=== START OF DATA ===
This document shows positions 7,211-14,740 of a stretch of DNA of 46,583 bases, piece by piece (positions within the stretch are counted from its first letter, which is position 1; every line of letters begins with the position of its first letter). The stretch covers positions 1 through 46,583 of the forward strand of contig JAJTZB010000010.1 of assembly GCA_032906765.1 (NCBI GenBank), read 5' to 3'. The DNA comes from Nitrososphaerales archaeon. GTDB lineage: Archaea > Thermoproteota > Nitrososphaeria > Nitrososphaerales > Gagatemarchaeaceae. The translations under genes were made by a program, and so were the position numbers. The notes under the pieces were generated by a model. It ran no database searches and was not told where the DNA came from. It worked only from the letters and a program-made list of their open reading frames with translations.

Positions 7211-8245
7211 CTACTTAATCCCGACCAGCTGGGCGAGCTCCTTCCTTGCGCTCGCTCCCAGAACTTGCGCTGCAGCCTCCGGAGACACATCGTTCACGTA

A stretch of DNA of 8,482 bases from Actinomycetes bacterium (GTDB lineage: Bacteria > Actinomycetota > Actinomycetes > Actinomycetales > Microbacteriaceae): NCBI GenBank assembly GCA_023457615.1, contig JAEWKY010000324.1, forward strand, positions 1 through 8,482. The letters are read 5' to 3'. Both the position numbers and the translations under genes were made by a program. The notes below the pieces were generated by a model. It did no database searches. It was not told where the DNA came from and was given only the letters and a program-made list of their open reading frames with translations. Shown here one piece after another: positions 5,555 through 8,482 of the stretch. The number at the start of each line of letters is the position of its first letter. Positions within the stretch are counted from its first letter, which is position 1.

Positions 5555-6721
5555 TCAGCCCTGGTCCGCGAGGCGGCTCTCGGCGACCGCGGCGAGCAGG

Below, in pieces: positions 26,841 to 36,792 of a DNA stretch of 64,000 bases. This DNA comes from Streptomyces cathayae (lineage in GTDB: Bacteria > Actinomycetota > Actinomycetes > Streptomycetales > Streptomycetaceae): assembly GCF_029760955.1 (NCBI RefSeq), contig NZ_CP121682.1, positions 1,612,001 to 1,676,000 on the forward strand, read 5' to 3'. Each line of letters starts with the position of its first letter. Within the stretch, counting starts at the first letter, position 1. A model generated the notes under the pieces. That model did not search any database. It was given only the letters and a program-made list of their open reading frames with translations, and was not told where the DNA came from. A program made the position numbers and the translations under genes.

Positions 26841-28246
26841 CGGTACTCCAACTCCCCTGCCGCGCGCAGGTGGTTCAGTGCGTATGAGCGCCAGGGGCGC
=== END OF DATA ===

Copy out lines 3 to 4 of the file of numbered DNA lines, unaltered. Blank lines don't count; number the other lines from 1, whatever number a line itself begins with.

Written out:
7211 CTACTTAATCCCGACCAGCTGGGCGAGCTCCTTCCTTGCGCTCGCTCCCAGAACTTGCGCTGCAGCCTCCGGAGACACATCGTTCACGTA

A stretch of DNA of 8,482 bases from Actinomycetes bacterium (GTDB lineage: Bacteria > Actinomycetota > Actinomycetes > Actinomycetales > Microbacteriaceae): NCBI GenBank assembly GCA_023457615.1, contig JAEWKY010000324.1, forward strand, positions 1 through 8,482. The letters are read 5' to 3'. Both the position numbers and the translations under genes were made by a program. The notes below the pieces were generated by a model. It did no database searches. It was not told where the DNA came from and was given only the letters and a program-made list of their open reading frames with translations. Shown here one piece after another: positions 5,555 through 8,482 of the stretch. The number at the start of each line of letters is the position of its first letter. Positions within the stretch are counted from its first letter, which is position 1.